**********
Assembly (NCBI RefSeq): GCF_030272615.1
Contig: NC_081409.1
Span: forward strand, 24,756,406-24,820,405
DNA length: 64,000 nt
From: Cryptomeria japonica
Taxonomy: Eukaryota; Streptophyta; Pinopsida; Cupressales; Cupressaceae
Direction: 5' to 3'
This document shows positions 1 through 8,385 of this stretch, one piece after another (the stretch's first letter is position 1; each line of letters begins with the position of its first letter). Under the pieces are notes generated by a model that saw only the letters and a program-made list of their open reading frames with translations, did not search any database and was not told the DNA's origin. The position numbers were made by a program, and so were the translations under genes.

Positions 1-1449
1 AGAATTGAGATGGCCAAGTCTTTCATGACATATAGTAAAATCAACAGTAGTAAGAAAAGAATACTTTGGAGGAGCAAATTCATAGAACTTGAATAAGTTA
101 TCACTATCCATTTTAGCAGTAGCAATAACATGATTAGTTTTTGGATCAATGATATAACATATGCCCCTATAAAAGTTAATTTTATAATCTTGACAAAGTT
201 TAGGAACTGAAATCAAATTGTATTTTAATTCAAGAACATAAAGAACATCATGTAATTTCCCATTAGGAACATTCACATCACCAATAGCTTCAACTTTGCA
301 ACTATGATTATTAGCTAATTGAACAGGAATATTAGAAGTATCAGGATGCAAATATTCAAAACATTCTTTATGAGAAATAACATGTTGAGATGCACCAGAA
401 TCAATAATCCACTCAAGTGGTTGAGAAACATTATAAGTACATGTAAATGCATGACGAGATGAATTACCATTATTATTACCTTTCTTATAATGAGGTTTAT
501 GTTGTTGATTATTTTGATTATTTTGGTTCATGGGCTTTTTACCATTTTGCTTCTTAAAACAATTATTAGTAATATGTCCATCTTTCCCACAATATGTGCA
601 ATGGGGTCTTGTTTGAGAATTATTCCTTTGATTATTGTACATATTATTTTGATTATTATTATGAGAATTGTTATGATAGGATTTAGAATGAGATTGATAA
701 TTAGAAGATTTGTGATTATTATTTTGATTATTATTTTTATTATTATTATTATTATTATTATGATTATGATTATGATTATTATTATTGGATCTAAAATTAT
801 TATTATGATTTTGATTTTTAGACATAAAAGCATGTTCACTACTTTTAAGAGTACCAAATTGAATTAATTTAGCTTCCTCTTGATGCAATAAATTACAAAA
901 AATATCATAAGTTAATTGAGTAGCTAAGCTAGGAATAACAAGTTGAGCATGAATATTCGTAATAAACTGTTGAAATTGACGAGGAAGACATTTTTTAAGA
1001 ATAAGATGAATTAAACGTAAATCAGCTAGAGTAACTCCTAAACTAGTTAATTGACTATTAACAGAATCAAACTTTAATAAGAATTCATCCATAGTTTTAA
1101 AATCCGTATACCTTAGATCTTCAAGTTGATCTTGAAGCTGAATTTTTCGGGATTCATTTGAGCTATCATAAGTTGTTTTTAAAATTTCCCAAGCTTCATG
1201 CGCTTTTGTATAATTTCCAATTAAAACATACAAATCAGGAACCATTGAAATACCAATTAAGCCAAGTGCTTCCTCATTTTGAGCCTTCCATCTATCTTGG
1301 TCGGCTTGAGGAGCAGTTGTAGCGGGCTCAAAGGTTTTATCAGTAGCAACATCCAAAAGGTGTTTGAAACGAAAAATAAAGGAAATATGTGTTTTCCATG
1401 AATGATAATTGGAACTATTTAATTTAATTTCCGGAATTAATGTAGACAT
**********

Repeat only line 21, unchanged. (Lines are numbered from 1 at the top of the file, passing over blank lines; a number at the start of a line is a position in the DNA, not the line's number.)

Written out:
1101 AATCCGTATACCTTAGATCTTCAAGTTGATCTTGAAGCTGAATTTTTCGGGATTCATTTGAGCTATCATAAGTTGTTTTTAAAATTTCCCAAGCTTCATG